For the full articles see “Mental health and psychosocial considerations during the COVID-19 outbreak”, and “Responding to Coronavirus: Resources and Support”.
Making finances work
Money and finance is a big issue. For the vast majority of people, there is likely to be less income available. Some may suffer a 20% reduction in their income if they are “furloughed”; some individuals will lose their jobs.
For a number of self employed people, there is also financial uncertainty. The measures introduced for the self employed will only be available in June. They will not be available to everyone, particularly those who do not have a full year of accounts. If clients have capital and savings, these could be accessed to fund necessary expenditure.
Some clients may no longer be able to pay financial support for their separated spouse/partner and children. If possible, they should reach a temporary agreement with their former partner to access savings. Once again, they should record this in a note, email or text message sent to each other. If they are unable to reach an agreement, and require to access savings, they should do so sensibly and responsibly and record what they have done in a separate note. There is sufficient flexibility in the 1985 Act, ss 8 and 9 principles, and the special circumstances in s 10(6), to support a requirement to access savings and ensure that the client is not financially penalised later.
Concluding agreements on financial provision
Assets are normally valued at the date of separation. Any order has to be, in terms of s 8(2), justified by the principles set out in s 9 and reasonable having regard to the parties' resources.
The financial climate is uncertain and will remain so for a period of time. There may well be additional arguments to be advanced in terms of s 9 and s 10(6) (special circumstances) which did not exist prior to COVID-19 for assets to be shared unequally.
The financial position (resources) of clients cannot be established at the present time. Until such time as it can be, there is a significant difficulty for clients and legal advisers entering into agreements.
To give some examples:
- If an asset is to be transferred, such as a half share in a family home, it requires, in the absence of an agreement, to be valued at the present time. Its present value is not known. Even if a recent valuation was obtained, it can no longer be relied on.
- In a transfer of a family home with a mortgage, even if the client previously had the consent of the lender to take on the mortgage, that consent may no longer be available.
Entering into agreements at the present time presents significant difficulties for legal advisers and potentially exposes them to claims of negligence and inadequate professional services. Accordingly, the advice that should be provided to clients is that while financial information can be obtained, and negotiations can be progressed, proposals cannot be finalised and agreements cannot be entered into. We cannot give advice to clients where we do not have all the financial information – we cannot advise in a vacuum.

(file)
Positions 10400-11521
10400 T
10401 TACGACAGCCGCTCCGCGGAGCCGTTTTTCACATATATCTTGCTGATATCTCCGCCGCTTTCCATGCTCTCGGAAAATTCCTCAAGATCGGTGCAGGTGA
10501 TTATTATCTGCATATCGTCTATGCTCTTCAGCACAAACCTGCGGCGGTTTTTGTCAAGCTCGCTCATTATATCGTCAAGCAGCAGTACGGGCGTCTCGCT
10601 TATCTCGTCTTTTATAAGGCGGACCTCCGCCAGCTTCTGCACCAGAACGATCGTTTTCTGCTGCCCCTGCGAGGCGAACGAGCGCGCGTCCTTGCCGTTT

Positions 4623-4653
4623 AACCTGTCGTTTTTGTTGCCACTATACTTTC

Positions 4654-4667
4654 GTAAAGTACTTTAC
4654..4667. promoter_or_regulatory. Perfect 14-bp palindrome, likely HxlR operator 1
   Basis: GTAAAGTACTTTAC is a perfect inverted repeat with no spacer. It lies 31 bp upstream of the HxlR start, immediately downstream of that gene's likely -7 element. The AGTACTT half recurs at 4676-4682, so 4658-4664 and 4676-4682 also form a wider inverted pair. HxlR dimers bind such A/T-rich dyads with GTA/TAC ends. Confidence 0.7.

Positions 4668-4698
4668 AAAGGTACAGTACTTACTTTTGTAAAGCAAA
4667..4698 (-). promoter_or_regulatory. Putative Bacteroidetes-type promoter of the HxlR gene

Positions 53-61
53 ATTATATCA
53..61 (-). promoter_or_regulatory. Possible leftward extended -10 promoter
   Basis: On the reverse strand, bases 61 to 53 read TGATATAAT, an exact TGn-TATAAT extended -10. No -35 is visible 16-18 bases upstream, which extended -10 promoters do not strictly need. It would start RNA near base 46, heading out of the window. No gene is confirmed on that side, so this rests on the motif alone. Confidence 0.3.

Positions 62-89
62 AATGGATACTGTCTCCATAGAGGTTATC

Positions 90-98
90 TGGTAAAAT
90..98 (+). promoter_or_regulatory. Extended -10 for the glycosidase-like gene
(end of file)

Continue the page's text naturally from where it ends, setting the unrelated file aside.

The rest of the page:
This view is bolstered by the guidance note issued by the Sheriff Principal at Glasgow on 25 March 2020 (all family proofs are to be adjourned, with a proof not being assigned earlier than August; all other family cases in which a proof has not been assigned, are to be sisted). If clients wish to enter into agreements without all the financial information, they should be advised in writing of the risks and consequences of doing so. However, the courts have formed the view that they cannot determine any family cases until the financial position of parties is clarified. Family lawyers should be providing the same advice.
Communication between separated couples should always be civil; however, it is often less than civil. Clients should be advised to be responsible in their communications with their separated spouse/partner (whether verbal, text, email or on social media), and should be counselled that their communications will be revisited after the current crisis has passed.
Government indications are that restrictions are likely to be in place for some time.
The present circumstances are extremely difficult for everyone, including separated couples. It is important to remember that these circumstances, whilst unprecedented, are temporary. The current health crisis will end, at which point family lawyers will be able to progress negotiations for their clients in relation to the welfare of their children and their finances.
Remember the acronym “FACE COVID” by Russ Harris, using the principles of acceptance and commitment therapy:
F = Focus on what is in your control: the here and now and what you do.
A = Acknowledge your thoughts and feelings.
C = Come back into your body, using mindfulness meditation.
E = Engage in what you are doing right now, not yourself in the past or future.
C = Committed action: engage in activities.
O = Opening up: be compassionate to your feeling of distress. Resources on self-compassion can be found here.
V = Values: identify what your values are and let them guide your activities.
I = Identify resources that are helpful for you and your children.
D = Disinfect and distance.
Tom Quail is a partner with Wright, Johnston & Mackenzie LLP
Dr Yvonne McNeill is a private clinical psychologist at The Psychology Rooms